In geveb is poised to be one forum where the explorations of such challenges can take place, a chance to think beyond previous models of Yiddish translation and to think of the futures of Yiddish translation. In part as a way to reflect on the first academic year of In geveb’s publishing of new translations, over the next two weeks we will present a series of essays by Yiddish translators and scholars about the process of translation, the possibilities of Yiddish texts in other languages, and the cultural and scholarly contingencies surrounding the project of Yiddish literature in translation. These essays all acknowledge Howe’s sense of inevitable decline and yet still attempt to uncover or discover new methodologies and markets for Yiddish in translation.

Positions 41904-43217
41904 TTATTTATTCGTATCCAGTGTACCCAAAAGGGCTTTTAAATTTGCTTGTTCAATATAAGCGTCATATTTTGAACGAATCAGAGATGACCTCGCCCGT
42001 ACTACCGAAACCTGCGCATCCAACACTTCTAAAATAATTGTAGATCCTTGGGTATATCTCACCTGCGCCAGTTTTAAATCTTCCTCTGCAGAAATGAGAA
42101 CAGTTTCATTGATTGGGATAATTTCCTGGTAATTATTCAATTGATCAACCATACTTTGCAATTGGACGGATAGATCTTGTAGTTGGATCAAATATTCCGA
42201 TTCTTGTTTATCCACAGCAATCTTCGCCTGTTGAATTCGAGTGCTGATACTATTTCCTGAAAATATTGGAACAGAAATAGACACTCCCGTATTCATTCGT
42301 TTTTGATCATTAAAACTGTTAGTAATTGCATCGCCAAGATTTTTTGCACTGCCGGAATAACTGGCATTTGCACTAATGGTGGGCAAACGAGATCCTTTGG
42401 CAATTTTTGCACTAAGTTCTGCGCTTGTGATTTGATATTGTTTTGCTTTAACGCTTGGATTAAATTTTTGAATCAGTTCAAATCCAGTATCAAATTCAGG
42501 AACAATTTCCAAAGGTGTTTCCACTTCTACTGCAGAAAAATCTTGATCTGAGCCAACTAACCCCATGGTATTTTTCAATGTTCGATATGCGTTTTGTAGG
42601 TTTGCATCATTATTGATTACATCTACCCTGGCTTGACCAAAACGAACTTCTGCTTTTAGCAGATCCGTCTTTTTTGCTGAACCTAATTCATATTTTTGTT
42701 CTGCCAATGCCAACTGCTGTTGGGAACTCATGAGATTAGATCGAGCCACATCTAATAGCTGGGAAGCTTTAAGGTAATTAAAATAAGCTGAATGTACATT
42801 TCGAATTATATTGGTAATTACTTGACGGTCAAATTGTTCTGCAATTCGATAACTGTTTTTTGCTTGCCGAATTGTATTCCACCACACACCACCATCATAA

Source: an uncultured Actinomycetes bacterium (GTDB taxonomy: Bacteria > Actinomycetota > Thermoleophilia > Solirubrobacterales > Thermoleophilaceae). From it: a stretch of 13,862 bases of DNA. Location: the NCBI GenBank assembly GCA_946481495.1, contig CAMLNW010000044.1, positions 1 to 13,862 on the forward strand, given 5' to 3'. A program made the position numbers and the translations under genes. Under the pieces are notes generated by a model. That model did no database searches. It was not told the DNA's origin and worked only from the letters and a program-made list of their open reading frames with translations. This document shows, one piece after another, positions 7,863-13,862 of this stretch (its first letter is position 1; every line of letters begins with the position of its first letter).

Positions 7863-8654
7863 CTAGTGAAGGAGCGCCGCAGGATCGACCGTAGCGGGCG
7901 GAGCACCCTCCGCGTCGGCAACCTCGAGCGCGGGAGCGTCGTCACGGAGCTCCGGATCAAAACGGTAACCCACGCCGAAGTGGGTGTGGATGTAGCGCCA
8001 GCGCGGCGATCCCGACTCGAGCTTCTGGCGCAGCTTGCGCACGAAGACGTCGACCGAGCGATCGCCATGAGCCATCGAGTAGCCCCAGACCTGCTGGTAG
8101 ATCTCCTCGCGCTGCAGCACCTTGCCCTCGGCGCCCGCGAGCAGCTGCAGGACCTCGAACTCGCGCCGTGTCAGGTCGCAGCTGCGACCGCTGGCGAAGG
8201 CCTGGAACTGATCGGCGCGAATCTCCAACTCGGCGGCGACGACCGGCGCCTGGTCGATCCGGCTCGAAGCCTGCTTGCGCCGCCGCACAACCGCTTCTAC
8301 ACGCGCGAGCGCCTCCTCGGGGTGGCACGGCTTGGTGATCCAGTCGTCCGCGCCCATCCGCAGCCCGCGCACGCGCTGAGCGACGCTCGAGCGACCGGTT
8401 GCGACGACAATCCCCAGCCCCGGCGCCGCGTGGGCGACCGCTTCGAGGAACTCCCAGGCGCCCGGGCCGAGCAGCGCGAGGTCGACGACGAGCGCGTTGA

Zaritt, Saul Noam. “Precarious Chains: Reflections on Translating Yiddish.” In geveb, May 2016:
Zaritt, Saul Noam. “Precarious Chains: Reflections on Translating Yiddish.” In geveb (May 2016): Accessed May 19, 2024.


Saul Noam Zaritt

Saul Noam Zaritt is an associate professor of Yiddish Literature at Harvard University. He is currently a peer review editor at In geveb and one of the site's founding editors.